A Visit to the Barmada Research Lab: Unraveling the Mysteries of ALS
The primary mission of Active Against ALS is to fund research toward effective treatments and ultimately a cure for ALS. To this end, we created a scientific advisory board to help our organization select our grant recipients. As a board, we also seek to understand the research goals of the scientists we fund. In mid-November, several of us toured the bustling research laboratory of Active Against ALS grant recipient Dr. Sami Barmada in the Taubman Biomedical Sciences Building in order to better understand how his work seeks to identify useful therapies.
Dr. Barmada, clearly a teacher at heart, used a 3-D model of the brain and spinal cord to describe different types of neurons. He then explained how ALS affects these neurons and why he believes that measuring neurodegeneration is critical to finding a cure. Dr. Barmada cares deeply about his research, and has a broad understanding of how modern science is key to unlocking the mysteries of the disease. He emphasized that if potential therapies are to benefit humans, research models must translate to patients suffering from ALS.
Next, two of Dr. Barmada’s team members showed us their wet lab and tissue culture facility. Nate Safren illustrated how they derive neurons from human stem cells to create a genetically accurate model for testing therapies. Under a microscope he showed us material from several stages of the month-long process that ultimately yields a collection of neurons for experimentation. Meanwhile, Elizabeth Tank painstakingly extracted individual neurons with a pipette to prepare them for the next stage of development.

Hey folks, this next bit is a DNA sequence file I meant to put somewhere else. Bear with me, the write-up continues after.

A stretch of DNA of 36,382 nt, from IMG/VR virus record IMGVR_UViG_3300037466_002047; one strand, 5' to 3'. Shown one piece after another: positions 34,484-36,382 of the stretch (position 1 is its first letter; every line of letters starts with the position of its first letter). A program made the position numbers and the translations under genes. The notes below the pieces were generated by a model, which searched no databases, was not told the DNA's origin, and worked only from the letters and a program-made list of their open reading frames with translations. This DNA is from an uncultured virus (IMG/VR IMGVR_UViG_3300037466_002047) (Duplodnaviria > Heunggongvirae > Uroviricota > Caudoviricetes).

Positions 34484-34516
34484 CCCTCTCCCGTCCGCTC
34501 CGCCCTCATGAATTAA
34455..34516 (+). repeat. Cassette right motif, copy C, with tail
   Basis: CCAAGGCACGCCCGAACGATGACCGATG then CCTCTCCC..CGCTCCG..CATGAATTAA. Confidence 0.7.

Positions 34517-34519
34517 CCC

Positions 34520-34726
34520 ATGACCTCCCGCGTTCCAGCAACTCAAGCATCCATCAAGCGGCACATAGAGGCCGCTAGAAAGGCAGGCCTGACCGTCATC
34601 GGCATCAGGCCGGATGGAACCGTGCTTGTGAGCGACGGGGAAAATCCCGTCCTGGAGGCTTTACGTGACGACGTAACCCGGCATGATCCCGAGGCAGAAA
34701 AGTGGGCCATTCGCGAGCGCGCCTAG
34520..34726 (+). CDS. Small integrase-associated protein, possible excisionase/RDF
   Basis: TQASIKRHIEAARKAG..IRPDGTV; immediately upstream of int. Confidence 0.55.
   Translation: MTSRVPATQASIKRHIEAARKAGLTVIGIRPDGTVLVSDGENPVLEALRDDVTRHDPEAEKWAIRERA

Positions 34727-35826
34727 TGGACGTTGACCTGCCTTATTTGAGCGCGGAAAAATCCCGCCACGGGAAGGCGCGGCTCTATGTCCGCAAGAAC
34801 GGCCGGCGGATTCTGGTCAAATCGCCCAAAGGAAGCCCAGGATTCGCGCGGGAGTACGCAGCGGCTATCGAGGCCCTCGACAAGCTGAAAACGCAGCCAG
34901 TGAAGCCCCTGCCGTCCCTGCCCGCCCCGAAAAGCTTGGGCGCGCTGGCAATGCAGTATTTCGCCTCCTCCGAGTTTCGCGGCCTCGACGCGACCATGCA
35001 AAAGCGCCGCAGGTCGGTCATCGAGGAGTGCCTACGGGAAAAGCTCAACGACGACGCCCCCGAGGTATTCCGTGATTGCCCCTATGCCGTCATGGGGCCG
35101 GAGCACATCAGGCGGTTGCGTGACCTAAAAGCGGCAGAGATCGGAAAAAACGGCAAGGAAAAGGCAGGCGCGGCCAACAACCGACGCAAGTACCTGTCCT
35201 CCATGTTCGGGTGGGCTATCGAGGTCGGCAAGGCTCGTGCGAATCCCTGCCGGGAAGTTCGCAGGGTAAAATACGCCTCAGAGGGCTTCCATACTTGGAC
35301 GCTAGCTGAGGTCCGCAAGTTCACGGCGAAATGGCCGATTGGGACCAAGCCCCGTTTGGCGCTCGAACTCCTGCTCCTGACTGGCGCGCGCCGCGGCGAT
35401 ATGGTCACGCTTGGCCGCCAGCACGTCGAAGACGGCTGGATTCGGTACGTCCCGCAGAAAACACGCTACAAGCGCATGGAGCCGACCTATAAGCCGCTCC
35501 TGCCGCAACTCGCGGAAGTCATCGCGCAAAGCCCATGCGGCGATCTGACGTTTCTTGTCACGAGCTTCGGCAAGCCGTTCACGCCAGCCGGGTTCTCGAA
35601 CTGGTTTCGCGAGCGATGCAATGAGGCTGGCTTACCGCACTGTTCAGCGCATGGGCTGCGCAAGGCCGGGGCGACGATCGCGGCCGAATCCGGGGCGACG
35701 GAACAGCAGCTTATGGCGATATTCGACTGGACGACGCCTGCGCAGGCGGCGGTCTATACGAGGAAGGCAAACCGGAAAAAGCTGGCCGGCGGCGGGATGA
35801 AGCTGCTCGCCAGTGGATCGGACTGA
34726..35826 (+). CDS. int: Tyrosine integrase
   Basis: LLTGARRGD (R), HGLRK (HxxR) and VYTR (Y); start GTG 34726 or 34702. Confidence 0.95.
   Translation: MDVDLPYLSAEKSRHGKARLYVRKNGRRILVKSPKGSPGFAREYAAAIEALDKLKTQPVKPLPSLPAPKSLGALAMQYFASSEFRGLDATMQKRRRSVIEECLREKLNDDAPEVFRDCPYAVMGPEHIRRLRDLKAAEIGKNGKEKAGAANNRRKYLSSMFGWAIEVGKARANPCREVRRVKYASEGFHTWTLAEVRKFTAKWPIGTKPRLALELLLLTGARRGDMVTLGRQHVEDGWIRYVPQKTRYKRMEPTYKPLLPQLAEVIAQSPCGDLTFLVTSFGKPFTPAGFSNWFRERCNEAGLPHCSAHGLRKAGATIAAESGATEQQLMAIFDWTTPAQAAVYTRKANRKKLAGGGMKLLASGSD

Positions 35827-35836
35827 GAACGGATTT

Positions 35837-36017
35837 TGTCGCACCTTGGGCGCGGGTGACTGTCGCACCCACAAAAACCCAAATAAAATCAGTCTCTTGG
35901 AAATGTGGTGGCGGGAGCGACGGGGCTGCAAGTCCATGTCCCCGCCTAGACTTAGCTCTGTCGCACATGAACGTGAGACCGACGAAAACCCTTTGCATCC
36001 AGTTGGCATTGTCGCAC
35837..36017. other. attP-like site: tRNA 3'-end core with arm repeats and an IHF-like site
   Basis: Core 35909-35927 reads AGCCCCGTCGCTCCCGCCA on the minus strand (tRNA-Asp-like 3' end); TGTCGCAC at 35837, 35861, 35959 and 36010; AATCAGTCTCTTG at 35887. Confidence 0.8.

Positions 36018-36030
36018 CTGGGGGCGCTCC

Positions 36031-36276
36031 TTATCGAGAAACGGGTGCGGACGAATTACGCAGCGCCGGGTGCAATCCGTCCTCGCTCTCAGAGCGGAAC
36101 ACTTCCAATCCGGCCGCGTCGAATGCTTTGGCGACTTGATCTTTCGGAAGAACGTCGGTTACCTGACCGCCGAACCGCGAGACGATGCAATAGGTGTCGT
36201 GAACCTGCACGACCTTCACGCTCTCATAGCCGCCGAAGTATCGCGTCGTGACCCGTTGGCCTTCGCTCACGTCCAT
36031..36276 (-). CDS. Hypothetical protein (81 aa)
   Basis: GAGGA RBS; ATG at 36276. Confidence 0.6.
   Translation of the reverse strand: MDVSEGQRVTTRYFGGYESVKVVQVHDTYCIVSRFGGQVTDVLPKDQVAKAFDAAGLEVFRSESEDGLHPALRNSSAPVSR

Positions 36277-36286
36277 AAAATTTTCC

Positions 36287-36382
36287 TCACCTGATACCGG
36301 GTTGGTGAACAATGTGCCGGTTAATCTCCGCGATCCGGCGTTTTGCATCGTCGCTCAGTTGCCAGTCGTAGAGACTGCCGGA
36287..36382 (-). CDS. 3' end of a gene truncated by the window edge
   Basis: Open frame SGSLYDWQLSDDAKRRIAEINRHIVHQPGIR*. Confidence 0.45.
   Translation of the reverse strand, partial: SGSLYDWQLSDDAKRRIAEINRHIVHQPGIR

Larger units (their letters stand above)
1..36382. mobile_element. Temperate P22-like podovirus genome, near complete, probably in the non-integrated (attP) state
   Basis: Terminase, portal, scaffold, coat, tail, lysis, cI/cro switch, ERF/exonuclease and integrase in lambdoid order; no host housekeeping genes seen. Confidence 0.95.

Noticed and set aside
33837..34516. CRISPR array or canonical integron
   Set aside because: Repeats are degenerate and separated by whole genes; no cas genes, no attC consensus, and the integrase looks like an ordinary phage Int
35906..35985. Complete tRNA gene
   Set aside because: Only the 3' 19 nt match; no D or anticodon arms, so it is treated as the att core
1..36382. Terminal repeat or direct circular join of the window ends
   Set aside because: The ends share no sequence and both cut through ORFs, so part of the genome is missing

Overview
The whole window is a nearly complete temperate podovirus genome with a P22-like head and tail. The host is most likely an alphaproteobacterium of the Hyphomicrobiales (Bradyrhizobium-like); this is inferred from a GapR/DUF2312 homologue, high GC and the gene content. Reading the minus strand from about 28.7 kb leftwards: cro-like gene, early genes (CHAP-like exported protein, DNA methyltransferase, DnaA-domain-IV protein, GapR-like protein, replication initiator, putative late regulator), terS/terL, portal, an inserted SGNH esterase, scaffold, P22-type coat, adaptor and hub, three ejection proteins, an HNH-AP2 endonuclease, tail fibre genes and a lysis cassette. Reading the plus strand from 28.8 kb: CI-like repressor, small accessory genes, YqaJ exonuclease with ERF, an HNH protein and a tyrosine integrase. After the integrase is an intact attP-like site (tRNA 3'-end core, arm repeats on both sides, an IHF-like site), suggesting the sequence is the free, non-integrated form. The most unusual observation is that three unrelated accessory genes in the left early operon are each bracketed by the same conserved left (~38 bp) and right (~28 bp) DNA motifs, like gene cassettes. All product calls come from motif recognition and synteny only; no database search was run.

The last part of our tour was like being immersed in an episode of NCIS. We were led through a series of hallways and a stairway, then through a busy lab where a door at the back opened into a dark room. Our eyes adjusted to reveal moving machines, pulsing screens, and a giant microscope, affectionately dubbed ‘Flo’, pointed down at a blue-lit plate. According to Roberto Miguez, Dr. Barmada’s software engineer, this is one of the world’s only programmable, automated, fluorescence microscopes. Roberto and his colleague Hilary Archbold showed us how they make adaptations to view neurons using blue, red and green light. With systems to keep her operating at precise conditions, ‘Flo’ uses powerful computers to quickly identify which neurons, out of thousands, ultimately survive. With Flo’s customizable high throughput, they are able to conduct cutting-edge research never done before.
Seeing Dr.Barmada’s lab at work to derive and track the survival of thousands of human neurons, it was obvious why research toward finding a cure for ALS is so expensive – it is an extremely complex puzzle requiring sophisticated technology and specialized scientists. It was illuminating and uplifting to see the level of activity and expertise directed at finding a cure for ALS, and we feel privileged to support this work. We left the lab more committed than ever to raising funds for a cure. Thank you to Dr. Sami Barmada and his colleagues for letting us peek into their ‘hive’ that’s literally buzzing — active against ALS